I have never before worked this stitch. I looked for instructions but found only a few graphic presentations with short explanations and some images of finished stitches – no steps of working on a real needlework project. I decided to figure it out on my own. Here is the result.
Using any solid fabric as a stabilizer, it is best to first pin and then baste in place – at the desired distance – the two lengths of fabric to be joined. Make sure that the basting stitches are not too close to the edges.
Make marks in groups of three along both selvages – always alternating and staggering the marks.
For my first attempt, the selvages were placed 1 cm apart and the groups-of-three marks were spaced 0.5 cm apart staggered (the distance from the right to the opposite left mark is 0.5 cm.)
This is what I learned: All the distances were spaced too far apart and the thread was too thin. Working the stitches staggered too far apart makes the threads lie at too great an angle, and this in turn causes the thread at the plait to become jumbled together.
My second attempt – done, because I wanted to do a quick trial, without marking each insertion point – turned out much better. Using coton à broder No. 12, working the stitches closer together, and laying the threads to the opposite side so that they didn’t slant so much helped to establish a much better appearance. But the needle I used was too thin, and stitching through the selvage was difficult.
My third attempt – now using a thicker needle – turned out well. I could maintain a more even tension.
I was satisfied but wanted to perfect the appearance. The selvage on this particular linen was very strong, making it it very difficult to evenly insert the thick needle.
For the fourth attempt, I made the distance between the two selvages less wide and used coton à broder No. 16.
Please see the result, keeping in mind that it has been greatly enlarged.
Now I am ready to explain how to work the Plaited Insertion stitch.
I chose handwoven linen with 18 threads per cm; I made sure that the selvages were not too tightly woven.
I basted the two lengths of linen – 0.6 cm apart – to a solid fabric.
Both selvages are marked at 0.3 cm intervals (marks line up with the marks on the opposite selvage).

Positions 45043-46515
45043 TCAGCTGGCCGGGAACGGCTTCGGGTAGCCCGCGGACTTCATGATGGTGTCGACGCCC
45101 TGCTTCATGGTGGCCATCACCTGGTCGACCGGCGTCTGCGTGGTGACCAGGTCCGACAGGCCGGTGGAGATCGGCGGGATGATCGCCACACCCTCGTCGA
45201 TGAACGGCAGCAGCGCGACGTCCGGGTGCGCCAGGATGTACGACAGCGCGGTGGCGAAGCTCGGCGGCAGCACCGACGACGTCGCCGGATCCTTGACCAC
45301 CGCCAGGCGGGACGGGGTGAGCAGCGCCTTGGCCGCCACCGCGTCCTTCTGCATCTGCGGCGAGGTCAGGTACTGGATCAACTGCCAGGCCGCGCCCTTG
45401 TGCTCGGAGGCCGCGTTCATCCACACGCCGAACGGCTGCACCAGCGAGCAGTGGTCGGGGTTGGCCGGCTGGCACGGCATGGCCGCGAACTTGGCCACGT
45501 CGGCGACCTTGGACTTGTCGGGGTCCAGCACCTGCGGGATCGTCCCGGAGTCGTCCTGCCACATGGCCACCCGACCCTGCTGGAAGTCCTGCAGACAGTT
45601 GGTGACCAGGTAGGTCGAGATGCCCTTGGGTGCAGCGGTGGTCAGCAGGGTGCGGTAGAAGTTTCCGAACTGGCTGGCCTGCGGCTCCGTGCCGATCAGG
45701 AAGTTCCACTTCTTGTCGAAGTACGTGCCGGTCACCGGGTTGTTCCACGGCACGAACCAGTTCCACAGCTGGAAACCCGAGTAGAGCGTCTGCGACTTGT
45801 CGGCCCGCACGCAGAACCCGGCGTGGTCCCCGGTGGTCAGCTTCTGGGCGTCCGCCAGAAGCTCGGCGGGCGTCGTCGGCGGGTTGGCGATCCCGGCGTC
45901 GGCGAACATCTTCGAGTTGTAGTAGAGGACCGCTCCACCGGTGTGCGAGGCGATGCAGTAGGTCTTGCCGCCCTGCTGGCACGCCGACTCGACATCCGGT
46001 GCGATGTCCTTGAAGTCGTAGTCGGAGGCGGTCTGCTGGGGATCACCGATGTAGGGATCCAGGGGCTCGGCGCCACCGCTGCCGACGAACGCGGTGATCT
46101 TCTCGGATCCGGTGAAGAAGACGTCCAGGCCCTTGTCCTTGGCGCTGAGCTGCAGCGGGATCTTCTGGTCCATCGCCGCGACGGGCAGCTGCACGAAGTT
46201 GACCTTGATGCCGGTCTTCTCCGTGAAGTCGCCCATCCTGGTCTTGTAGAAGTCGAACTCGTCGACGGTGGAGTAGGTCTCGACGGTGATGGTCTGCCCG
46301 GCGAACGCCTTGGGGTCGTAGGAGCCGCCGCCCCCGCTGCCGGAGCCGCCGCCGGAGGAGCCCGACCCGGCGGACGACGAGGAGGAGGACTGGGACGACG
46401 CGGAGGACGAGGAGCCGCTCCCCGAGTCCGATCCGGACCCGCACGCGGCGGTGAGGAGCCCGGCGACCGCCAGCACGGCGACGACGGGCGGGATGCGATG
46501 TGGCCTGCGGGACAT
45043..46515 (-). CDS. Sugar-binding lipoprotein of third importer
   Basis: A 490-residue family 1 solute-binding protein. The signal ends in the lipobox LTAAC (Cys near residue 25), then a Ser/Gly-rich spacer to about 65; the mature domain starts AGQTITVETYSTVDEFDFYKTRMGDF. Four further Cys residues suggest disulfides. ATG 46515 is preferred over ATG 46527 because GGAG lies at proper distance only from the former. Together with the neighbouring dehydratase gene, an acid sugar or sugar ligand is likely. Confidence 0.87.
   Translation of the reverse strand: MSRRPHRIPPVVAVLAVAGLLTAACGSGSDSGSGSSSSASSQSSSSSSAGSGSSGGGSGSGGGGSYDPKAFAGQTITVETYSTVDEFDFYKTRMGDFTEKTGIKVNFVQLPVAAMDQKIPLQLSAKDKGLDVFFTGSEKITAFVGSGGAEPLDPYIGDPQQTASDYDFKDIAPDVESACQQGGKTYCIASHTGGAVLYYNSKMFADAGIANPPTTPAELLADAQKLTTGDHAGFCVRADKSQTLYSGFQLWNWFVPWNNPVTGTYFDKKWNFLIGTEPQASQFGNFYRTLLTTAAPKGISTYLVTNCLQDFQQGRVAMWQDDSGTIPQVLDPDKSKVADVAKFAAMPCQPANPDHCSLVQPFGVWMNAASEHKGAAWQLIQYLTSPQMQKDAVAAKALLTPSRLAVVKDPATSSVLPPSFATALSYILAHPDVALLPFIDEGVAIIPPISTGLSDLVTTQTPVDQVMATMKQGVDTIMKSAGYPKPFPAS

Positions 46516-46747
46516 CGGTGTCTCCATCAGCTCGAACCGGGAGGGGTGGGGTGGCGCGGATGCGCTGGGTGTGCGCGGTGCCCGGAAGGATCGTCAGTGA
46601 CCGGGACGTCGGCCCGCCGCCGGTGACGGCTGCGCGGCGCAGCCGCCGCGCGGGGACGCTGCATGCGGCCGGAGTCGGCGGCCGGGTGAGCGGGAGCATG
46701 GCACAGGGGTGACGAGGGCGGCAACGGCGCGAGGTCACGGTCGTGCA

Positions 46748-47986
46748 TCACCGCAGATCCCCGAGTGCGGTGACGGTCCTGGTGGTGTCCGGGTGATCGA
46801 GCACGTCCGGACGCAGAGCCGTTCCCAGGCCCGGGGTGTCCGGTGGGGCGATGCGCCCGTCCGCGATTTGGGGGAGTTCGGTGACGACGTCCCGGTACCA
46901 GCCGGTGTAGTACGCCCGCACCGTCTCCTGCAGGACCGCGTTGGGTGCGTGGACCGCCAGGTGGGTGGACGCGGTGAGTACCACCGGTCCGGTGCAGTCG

Between every other pair of marks, a third mark was made. The same was done on the opposite side but staggered. To clarify I added red lines to the third mark in the image below.
I used coton à broder No. 16 thread and a Chenille No. 24 needle.
The piece was stretched in a hoop.
Always insert the needle from the front side and bring it up on the back side of the fabric. Make sure that the support fabric is not caught with the needle.
Always bring the needle up to the left of the working thread.
The first four stitches are the set-up stitches – from the fifth stitch the entire pattern is worked.
Insert the needle on the middle mark on the bottom selvage. Pull the thread through.
Take the thread up and to the right, and insert the needle in the right-hand mark of the first group-of-three marks.
Cross over the working thread to the right, and insert the needle in the right-hand mark of the next group-of-three marks.
Pull the thread through, take the needle to the left, and cross under the laid thread.
Insert the needle in the middle-top mark.
Move to the bottom right, cross over the laid thread, and insert the needle on the middle mark.
Always from the middle mark, the needle travels up (or down) and to the right-hand mark of the next group-of-three marks.
Now the steps to be repeated commence.
*After inserting in the lower-middle mark, pull the thread through and weave over, under, and over the laid threads.
Insert the needle in the right-hand mark of the next group-of-three marks.
Pull the thread through, move back to the left and weave vice versa – under, over, under – the laid threads.
Insert the needle in the left-hand mark.
Pull the thread through and weave over, under, over to reach the middle mark on the opposite edge.
Insert the needle in the middle mark.
Pull the thread through and – moving to the right – weave over, under, over.
Insert the needle in the right-hand mark on the opposite edge.
Weave back under, over, under.
Insert the needle in the left-hand mark above.
Insert the needle in the middle mark below.* Always repeat the steps (*).
Beyond the first few stitches, where I had to always take breaks to shoot photos, the thread tension is correct.
And even with the stabilizing fabric still attached, the stitches look nice.
In the beginning it is a little bit fiddly, but after working about ten three-stitch groups, it gets more and more easy. And in the end, after you have internalized the sequence of weaving and where to insert the needle, it is a fun stitch to work.
Wie schön! Vielen Dank für das sehr gelungene Tutorial.
Der Stich würde als Randverzierung sicherlich auch sehr schön aussehen, bin mir aber bei der Eckbildung noch nit sicher. Was meinen Sie?
Lange Reihen auf einem Läufer oder Band wären sicher wirkungsvoll.
Thank you so much for this tutorial! I am always so curious about how it has been made.
Yes, when I saw this stitch the first time, I found it absolutely interesting and I wanted to figure it out. So it was no problem to share my attempts with my readers.